Derek Updegraff


They are sitting at a café. This is a story about him and her. That’s all you need. Him and her. But what can happen to him and her? They are not sitting at just any café. They are sitting in a Denny’s on 7th Street. It is 4am. Did they arrive together? They did, yes. Are they early risers, or did they come to the Denny’s after a late night out together? The latter’s expected, so these two—this pair sitting in the glow of Denny’s 4am light, this pair divided on two slick booth seats—got out of bed together, dressed near each other, drove there together, and now they are here, Denny’s cream colored mugs with brown rims on the tabletop, different shades of coffee in each mug, a similar steam from the fresh pour rising, his hands encircling one mug, her hands out of view, and from this side view their faces are not quite visible. Only they can see their faces. We will not see them this time, and when the pair first came into side focus and when the tabletop that must link or separate took shape between them, I was going to tell you that we don’t know why they got up so early, and I was going to tell you that all we know is that one of them will leave the other. Him or her. I was going to say that I would like to tell you otherwise. I was going to say that the only thing I’ve known since They are sitting is that one is going to leave the other while the air stays crisp outside and can be nothing other than crisp outside while they are inside, in some café. And I am wanting to write But look now, sweet reader, but instead I write, But look now, sweet writer, and so I look, and her hands rise from beneath the tabletop, brought forth from her lap, and they settle on the clean surface between them.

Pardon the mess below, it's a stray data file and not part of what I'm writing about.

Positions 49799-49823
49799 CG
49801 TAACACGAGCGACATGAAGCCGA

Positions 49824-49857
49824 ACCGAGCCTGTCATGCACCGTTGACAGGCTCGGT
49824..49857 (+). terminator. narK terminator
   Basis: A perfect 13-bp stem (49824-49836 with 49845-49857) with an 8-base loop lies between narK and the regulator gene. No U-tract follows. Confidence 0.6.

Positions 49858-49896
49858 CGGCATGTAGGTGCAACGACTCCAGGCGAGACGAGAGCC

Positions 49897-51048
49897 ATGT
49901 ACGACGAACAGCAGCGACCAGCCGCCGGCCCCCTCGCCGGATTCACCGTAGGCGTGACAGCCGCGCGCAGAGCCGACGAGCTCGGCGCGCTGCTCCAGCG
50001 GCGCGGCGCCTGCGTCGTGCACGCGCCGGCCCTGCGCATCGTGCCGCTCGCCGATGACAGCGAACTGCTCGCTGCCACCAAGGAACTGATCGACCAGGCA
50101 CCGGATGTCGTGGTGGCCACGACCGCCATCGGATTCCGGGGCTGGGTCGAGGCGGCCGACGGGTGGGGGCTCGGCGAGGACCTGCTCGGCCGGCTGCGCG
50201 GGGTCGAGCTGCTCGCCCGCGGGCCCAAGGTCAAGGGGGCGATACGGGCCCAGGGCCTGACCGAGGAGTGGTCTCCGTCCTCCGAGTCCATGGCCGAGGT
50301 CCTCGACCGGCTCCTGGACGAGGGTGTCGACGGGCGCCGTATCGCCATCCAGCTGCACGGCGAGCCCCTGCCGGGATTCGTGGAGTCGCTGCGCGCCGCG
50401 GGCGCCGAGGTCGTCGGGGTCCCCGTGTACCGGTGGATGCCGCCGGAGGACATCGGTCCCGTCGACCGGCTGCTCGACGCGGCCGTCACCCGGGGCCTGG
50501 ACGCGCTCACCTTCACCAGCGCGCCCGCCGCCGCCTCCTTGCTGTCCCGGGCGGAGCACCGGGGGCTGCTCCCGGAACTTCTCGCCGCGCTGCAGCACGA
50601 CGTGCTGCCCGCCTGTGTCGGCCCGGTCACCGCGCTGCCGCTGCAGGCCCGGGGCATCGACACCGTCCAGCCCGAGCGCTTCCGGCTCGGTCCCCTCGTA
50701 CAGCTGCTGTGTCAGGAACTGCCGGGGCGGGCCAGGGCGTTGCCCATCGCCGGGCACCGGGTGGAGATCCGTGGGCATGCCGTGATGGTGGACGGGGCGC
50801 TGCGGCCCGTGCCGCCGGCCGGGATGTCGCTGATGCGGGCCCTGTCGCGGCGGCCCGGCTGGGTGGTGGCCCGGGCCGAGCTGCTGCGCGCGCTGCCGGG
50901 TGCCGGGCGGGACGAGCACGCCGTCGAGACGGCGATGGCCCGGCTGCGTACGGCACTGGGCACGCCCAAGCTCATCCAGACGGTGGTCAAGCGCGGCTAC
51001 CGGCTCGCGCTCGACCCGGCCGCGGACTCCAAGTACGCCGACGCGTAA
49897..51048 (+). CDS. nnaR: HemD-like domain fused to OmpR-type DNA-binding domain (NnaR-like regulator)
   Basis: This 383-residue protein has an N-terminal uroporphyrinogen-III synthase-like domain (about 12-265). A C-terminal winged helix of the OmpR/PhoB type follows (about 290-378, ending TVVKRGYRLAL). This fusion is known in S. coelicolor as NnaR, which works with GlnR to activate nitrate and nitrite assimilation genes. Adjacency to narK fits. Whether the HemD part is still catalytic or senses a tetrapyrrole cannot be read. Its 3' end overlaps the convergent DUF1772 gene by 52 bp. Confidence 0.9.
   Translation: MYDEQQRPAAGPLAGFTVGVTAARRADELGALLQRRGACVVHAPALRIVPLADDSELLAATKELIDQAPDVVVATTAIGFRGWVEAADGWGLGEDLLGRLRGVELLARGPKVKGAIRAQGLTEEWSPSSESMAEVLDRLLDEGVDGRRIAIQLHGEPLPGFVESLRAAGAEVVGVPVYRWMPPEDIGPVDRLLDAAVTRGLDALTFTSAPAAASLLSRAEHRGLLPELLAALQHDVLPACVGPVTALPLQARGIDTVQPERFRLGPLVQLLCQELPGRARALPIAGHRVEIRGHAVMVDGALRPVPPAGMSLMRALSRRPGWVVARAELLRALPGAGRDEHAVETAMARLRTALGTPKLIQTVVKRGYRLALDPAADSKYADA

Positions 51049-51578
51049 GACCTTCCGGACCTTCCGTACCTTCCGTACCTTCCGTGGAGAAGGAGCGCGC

Derek Updegraff’s short stories, poems, translations, and essays have appeared in Bayou Magazine, Chiron Review, Rosebud, Sierra Nevada Review, Natural Bridge, The Classical Outlook, Texas Studies in Literature and Language, and other places. He is an Assistant Professor of English at California Baptist University, where he started a BFA program in Creative Writing. A recent interview with him can be read at
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About Posit Editor

Susan Lewis ( is the Editor-in-chief and founder of Posit ( and the author of ten books and chapbooks, including Zoom (winner of the Washington Prize), Heisenberg's Salon, This Visit, and State of the Union. Her poetry has appeared in anthologies such as Walkers in the City (Rain Taxi), They Said (Black Lawrence Press), and Resist Much, Obey Little (Dispatches/Spuyten Duyvil), as well as in journals such as Agni, Boston Review, The Brooklyn Rail, Conjunctions online, Diode, Interim, New American Writing, and VOLT.